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In 2011, China placed anti-dumping tariffs on vehicles like the Jeep Grand Cherokee. The WTO ruled the tariffs violated the rules of the organization.

Domestic automakers and the Obama administration have won a moral victory as the World Trade Organization sided with the U.S. in a dispute with China over duties on imported American automobiles.

“This is the third time that the United States has prevailed in a WTO dispute challenging China’s unjustified use of trade remedies,” U.S. Trade Representative Michael Froman said.

“The message is clear: China must follow the rules, just like other WTO members,” he added.

General Motors, Chrysler and Ford all sell vehicles built in the U.S. and could benefit from the ruling. Lower duties could reduce the prices on some vehicles, mostly luxury cars and sport utility vehicles, and improve their sales prospects.

However, all three of the American automakers are committed to strategies to build cars in China, which means the impact of the ruling may be blunted. The ruling, though, could make it easier for them to sell special American-made vehicles, such as the Chevrolet Corvette, Ford Mustang or Dodge Challenger, in China and to fill in holes in the premium segments, which are expected to expand in the future.

Back in 2012, the Obama administration lodged a complaint with the Geneva-based WTO challenging Chinese duties on auto imports from the U.S. A separate U.S. filing also complained that China has unfairly subsidized its automakers and auto parts manufacturers.

China imposed anti-dumping tariffs of 2% to 8.9% on American cars and SUVs with engines displacing more than 2.5 liters in December 2011. They alleged the vehicles were being sold to Chinese dealers for less than the cost of making them.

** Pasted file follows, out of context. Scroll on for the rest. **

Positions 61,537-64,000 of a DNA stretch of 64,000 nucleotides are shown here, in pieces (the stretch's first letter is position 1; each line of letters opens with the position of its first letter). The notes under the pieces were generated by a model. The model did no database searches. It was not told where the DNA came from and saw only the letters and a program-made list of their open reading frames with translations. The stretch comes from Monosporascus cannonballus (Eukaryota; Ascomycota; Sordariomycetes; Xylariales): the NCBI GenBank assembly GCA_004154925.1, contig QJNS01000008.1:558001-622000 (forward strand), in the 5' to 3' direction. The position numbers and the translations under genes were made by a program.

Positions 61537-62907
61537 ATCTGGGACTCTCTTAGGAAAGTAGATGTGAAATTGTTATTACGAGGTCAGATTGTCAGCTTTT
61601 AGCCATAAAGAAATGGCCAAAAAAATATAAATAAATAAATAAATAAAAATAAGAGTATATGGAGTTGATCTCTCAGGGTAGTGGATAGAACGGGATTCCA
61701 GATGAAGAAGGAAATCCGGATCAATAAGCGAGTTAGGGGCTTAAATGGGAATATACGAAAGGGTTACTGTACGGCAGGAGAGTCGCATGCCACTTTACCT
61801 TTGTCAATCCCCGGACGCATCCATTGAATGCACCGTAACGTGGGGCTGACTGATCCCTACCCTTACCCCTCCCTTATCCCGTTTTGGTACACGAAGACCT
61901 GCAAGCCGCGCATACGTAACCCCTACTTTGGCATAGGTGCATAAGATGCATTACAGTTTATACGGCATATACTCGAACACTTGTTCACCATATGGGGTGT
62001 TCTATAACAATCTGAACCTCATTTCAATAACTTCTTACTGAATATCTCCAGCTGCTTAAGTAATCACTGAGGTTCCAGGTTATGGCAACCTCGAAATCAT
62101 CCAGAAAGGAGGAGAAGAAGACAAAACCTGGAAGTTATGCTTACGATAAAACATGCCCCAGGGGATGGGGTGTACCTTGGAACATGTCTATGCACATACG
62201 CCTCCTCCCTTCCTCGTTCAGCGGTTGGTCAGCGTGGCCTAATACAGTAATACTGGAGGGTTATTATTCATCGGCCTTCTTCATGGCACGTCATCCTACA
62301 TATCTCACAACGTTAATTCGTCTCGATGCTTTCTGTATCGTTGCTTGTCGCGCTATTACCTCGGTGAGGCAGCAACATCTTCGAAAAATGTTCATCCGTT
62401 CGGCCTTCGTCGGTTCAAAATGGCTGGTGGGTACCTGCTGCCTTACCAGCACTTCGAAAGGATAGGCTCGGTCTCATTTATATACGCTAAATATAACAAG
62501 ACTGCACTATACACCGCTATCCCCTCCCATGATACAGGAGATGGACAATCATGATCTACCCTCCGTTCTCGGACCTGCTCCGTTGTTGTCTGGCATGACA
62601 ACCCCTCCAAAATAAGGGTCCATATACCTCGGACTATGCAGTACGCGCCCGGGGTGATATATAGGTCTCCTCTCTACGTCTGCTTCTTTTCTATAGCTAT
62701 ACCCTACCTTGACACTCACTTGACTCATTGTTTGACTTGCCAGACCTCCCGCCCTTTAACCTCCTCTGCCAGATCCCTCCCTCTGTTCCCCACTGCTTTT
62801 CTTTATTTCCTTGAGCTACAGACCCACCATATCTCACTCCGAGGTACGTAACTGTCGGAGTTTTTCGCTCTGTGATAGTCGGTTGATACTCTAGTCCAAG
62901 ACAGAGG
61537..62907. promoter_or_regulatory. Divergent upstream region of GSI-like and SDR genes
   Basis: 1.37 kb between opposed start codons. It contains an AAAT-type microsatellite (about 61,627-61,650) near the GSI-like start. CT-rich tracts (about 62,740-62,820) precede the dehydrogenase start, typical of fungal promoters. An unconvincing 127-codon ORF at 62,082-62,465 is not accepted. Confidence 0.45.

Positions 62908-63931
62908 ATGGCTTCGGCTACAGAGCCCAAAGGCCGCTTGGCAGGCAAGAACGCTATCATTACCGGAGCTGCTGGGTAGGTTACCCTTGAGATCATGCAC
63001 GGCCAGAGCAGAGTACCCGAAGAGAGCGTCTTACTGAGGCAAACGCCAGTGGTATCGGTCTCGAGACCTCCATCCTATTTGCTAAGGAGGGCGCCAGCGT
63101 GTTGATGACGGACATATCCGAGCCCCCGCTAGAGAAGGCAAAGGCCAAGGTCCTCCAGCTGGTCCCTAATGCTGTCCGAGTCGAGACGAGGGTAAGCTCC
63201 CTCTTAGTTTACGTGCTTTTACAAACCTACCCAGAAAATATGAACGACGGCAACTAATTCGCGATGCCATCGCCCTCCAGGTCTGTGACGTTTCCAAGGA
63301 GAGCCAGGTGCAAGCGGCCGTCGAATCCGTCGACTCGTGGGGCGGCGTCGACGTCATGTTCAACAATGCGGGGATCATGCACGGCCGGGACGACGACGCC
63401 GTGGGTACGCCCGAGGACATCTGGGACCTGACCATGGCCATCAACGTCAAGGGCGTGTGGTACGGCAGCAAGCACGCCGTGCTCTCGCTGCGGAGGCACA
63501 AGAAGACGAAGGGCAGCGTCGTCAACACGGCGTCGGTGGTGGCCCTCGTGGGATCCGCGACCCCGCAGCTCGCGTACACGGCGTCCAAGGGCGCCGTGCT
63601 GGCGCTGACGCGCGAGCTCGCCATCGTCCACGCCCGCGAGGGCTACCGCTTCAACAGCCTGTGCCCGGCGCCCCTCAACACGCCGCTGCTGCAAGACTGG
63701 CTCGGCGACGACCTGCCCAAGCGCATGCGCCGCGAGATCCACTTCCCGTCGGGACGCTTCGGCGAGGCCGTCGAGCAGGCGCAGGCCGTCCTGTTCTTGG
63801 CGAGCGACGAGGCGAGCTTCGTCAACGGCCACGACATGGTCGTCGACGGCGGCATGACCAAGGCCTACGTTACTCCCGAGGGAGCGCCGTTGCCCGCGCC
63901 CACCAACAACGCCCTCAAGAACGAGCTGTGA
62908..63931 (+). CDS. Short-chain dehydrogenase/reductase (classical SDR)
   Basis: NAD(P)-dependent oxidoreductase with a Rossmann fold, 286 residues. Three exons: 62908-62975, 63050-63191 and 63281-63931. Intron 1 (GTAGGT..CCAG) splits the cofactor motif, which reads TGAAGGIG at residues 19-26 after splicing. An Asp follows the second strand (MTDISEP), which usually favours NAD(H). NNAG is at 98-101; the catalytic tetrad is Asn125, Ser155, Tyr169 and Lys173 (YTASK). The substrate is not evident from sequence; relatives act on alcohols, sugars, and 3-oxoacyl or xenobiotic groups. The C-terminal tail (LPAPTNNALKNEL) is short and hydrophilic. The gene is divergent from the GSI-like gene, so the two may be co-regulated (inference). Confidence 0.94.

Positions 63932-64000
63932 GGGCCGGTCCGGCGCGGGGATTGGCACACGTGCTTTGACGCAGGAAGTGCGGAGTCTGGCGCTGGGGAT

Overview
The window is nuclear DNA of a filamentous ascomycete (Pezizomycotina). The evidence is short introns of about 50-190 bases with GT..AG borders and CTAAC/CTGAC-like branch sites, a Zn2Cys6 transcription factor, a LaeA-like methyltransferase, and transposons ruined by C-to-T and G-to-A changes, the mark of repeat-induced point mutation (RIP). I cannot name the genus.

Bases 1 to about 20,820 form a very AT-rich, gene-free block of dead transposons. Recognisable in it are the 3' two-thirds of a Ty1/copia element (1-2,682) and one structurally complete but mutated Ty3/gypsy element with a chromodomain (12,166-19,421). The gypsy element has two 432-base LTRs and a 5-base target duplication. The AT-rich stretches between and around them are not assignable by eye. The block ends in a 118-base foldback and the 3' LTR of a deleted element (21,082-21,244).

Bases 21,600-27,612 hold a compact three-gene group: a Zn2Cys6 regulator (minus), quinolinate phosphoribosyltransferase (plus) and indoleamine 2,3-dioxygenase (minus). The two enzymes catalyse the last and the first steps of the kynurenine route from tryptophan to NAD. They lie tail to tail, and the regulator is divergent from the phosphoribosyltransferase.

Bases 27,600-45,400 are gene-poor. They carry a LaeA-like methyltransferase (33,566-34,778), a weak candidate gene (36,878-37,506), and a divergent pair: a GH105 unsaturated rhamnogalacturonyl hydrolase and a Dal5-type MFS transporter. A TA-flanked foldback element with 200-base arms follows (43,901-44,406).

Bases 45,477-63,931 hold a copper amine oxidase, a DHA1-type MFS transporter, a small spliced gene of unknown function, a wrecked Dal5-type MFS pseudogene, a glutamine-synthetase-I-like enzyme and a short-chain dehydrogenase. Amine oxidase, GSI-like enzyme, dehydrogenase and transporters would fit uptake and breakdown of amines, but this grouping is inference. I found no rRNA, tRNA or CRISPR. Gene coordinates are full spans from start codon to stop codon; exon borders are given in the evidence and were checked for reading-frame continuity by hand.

China also imposed additional anti-subsidy tariffs of 12.9% on large-engine passenger vehicles from General Motors and 6.2% on similar vehicles from Chrysler, which were mostly Jeeps.

The Chinese government said the government-backed bankruptcies of GM and Chrysler effectively acted as a subsidy for the automakers’ exports.

Since 2009, the U.S. has filed 17 cases at the WTO against China and other nations, including Indonesia and India, according to the U.S Trade Representative’s office. The U.S. doubled the rate of filings against China during that time.

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China’s “unjustified duties” affected about $5 billion in automobile exports, Froman said. “This is also an important victory that impacts our nation’s workers and their families,” he said.

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In March, the WTO backed the U.S. in another case by agreeing that China’s limits on exports of rare-earth elements used in hybrid-car batteries and wind turbines violate trade rules.

The U.S. also escalated the trade battle with China by accusing five military leaders of stealing corporate secrets. The indictments are on top of complaints over a range issues.

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The latest WTO ruling may not have an immediate practical effect, but it is seen as potentially important for American businesses, as it might discourage China from putting up anti-dumping or anti-subsidy tariffs in response to foreign trade actions that it dislikes in the future.

“This is an important case, and it’s an important victory and it is important for the auto industry,” said Rep. Sander Levin, (D-Mich.) and a prominent trade hawk. “It’s important for manufacturing.

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